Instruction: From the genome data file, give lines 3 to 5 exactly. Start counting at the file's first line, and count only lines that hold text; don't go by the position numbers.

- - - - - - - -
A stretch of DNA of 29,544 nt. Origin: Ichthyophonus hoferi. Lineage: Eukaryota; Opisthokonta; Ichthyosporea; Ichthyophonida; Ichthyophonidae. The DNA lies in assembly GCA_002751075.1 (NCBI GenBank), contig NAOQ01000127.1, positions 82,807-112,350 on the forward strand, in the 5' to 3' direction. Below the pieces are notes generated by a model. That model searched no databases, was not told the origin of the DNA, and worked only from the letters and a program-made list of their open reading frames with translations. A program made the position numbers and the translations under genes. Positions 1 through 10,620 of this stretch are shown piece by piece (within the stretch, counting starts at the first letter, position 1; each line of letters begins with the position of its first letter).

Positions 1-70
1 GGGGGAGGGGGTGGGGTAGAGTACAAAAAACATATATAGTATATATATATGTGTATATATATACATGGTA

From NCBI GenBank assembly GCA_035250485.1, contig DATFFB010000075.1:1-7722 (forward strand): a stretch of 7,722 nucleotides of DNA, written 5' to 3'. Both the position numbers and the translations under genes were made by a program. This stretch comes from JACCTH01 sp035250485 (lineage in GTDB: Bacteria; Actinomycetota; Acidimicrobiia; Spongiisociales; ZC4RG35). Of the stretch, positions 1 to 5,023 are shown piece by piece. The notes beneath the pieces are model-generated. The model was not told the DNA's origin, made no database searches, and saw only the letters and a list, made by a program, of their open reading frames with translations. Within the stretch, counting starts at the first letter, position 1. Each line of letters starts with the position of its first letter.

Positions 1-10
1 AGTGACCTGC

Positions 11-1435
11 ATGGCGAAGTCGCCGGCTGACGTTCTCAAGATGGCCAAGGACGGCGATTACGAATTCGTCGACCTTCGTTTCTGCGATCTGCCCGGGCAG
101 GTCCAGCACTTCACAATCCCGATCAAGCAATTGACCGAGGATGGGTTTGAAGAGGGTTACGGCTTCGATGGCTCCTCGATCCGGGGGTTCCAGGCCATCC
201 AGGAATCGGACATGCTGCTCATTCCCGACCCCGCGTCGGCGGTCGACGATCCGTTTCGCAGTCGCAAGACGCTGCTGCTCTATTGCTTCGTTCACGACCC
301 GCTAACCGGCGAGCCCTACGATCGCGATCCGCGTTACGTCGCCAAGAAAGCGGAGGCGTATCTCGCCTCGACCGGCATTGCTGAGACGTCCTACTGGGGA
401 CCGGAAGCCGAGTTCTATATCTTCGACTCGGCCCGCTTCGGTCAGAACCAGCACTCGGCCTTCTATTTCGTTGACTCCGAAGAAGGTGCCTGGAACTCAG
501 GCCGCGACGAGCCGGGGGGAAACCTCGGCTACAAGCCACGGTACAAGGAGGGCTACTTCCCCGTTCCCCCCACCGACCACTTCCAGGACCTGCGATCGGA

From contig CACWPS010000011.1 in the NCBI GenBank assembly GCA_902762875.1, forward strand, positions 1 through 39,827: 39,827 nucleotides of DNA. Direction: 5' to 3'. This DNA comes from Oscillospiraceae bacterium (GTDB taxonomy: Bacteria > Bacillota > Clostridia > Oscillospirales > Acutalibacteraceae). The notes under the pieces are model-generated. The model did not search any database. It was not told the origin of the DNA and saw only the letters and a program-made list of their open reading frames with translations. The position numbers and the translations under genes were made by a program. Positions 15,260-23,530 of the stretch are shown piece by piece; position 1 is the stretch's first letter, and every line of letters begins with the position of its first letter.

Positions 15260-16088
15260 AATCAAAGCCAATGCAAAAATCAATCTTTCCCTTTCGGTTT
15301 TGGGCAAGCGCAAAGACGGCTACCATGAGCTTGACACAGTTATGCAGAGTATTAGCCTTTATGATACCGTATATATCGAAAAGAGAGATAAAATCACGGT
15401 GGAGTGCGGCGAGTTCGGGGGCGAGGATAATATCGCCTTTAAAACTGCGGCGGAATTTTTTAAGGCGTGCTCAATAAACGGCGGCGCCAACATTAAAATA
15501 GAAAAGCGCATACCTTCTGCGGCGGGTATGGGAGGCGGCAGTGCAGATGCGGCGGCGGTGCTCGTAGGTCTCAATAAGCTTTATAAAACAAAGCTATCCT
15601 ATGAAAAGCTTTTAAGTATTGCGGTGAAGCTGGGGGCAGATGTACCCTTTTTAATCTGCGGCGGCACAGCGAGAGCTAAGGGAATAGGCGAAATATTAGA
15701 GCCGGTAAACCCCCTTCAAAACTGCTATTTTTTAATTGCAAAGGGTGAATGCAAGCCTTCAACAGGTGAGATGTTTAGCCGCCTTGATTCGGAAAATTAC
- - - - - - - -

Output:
1 GGGGGAGGGGGTGGGGTAGAGTACAAAAAACATATATAGTATATATATATGTGTATATATATACATGGTA

From NCBI GenBank assembly GCA_035250485.1, contig DATFFB010000075.1:1-7722 (forward strand): a stretch of 7,722 nucleotides of DNA, written 5' to 3'. Both the position numbers and the translations under genes were made by a program. This stretch comes from JACCTH01 sp035250485 (lineage in GTDB: Bacteria; Actinomycetota; Acidimicrobiia; Spongiisociales; ZC4RG35). Of the stretch, positions 1 to 5,023 are shown piece by piece. The notes beneath the pieces are model-generated. The model was not told the DNA's origin, made no database searches, and saw only the letters and a list, made by a program, of their open reading frames with translations. Within the stretch, counting starts at the first letter, position 1. Each line of letters starts with the position of its first letter.

Positions 1-10